Super bugs – coming to a supermarket near you (if it’snot there already)

Evolution can be a beautiful thing, except when it comes to genetically modified  crops, pesticides and herbicides. No “modification” is 100% effective, so there remain a few, albeit small, number of bugs, diseases or other organisms that manage to survive and eventually they become immune to whatever is sprayed on them or introduced into their food source, thus creating big  bad super bugs and super strains.

It has already happened with the herbicide Roundup, which resulted in the creation of a strain of weeds that are no longer affected by this poison, and indeed seem to thrive because of it. After all, if you remove the competition there is little to hold your growth in check. The latest disaster in the making is Monsanto’s Bt modified corn. Originally claimed to be rootworm resistant, that resistance is now failing, along with the corn’s resistance to some of the insects that were supposed to be deterred or killed if they ate the corn.

Monsanto’s response is not, “What have we done,” but rather “Let’s create a newer resistant strain,” but such fixes will only work for so long before a new resistance again develops. Monsanto’s efforts call to mind that childhood rhyme about the old lady who swallowed a fly, and then to get rid of it she successively had to swallow a spider, a bird, a cat, a dog, a goat, a cow and finally a horse; “She died of course.”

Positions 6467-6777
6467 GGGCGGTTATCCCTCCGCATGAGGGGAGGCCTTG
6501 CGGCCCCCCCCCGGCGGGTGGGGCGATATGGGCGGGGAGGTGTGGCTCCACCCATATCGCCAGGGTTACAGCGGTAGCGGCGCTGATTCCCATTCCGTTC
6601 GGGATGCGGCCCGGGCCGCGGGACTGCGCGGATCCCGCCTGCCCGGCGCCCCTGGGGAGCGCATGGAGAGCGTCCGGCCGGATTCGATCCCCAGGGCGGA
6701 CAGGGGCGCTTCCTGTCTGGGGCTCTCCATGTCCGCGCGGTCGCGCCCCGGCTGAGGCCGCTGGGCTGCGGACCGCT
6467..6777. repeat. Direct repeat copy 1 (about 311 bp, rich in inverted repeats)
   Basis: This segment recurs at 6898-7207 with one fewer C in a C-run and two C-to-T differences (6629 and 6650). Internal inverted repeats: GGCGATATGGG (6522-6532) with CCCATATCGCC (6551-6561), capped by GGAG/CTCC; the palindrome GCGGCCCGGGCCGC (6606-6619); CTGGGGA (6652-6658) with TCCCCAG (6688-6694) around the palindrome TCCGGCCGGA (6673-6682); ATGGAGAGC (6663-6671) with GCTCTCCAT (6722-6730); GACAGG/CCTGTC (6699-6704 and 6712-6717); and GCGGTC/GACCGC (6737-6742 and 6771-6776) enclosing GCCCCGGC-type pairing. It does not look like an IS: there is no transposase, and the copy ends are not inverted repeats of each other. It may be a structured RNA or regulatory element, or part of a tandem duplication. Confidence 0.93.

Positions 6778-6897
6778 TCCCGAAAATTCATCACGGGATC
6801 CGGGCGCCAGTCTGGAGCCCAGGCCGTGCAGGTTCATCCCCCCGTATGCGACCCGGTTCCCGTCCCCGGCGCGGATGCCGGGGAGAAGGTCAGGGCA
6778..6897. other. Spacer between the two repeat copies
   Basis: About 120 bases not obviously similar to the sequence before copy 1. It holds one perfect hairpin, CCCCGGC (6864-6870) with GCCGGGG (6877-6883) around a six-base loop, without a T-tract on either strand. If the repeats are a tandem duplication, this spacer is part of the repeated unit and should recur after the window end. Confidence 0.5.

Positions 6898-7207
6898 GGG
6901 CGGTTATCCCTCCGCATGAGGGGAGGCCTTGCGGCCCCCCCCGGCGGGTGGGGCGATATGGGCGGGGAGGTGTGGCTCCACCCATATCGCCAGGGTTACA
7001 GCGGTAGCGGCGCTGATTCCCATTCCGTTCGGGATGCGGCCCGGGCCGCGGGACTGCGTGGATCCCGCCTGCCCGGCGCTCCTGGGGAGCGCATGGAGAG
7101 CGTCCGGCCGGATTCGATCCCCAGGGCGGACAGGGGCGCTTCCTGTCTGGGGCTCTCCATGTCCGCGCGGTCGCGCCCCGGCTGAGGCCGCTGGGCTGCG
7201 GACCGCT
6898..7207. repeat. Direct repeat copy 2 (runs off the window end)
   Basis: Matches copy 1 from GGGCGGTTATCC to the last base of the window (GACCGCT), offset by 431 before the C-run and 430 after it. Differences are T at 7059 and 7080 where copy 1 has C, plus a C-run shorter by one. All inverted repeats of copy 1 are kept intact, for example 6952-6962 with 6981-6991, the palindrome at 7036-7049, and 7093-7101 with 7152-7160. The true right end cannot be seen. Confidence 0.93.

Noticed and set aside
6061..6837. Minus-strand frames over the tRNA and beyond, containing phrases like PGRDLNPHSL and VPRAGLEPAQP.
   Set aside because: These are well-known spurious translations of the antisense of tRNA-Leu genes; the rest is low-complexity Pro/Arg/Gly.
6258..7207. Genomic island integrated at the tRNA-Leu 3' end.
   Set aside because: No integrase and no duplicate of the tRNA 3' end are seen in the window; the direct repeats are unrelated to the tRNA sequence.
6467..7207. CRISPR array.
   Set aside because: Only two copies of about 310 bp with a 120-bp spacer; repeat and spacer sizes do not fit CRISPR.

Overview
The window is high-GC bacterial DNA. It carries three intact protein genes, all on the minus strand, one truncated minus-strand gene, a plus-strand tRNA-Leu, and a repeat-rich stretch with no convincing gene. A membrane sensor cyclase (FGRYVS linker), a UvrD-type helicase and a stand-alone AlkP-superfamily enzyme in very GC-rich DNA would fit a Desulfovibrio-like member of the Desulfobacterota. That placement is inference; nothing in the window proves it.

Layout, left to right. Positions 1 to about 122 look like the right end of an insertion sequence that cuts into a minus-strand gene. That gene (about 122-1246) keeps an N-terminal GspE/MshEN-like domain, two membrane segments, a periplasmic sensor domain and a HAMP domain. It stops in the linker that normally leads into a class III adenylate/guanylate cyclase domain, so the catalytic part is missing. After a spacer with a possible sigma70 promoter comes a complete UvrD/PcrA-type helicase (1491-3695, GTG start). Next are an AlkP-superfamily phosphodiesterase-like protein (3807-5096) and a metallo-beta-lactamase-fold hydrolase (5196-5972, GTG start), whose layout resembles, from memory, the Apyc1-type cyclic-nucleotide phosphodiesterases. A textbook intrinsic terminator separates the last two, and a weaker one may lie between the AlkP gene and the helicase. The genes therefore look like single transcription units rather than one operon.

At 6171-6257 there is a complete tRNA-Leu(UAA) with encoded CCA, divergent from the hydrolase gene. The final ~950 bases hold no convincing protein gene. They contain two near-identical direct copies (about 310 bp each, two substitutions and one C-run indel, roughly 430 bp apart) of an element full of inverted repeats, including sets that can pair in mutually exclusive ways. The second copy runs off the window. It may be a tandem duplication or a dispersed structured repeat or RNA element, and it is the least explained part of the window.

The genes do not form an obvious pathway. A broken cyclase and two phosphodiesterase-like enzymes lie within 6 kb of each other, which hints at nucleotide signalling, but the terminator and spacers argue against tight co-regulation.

The problem is that we, the consumers, are the ones who will ultimately become sick or die from the scientists of Monsanto (and other “big ag” corporations) whose focus is figuring out ways to kill things effectively. But at what cost? Blood tests of women seen in one university hospital in Quebec found that 93% of those who were pregnant tested positive for Bt toxins while 80% had Bt toxins in their umbilical cords and toxins were also found in 67% of non-pregnant women as well.

Genetically modified foods were touted as the answer to increasing crop yields and providing a safe source of food. They have clearly fallen short in the latter category. While many consumers, particularly those of lower economic means, feel they have no alternative to buying genetically modified foods owing to the often higher cost of organics it may come down to paying now, or paying later. What good is low cost food if it ultimately will compromise your health, and possibly your very life?

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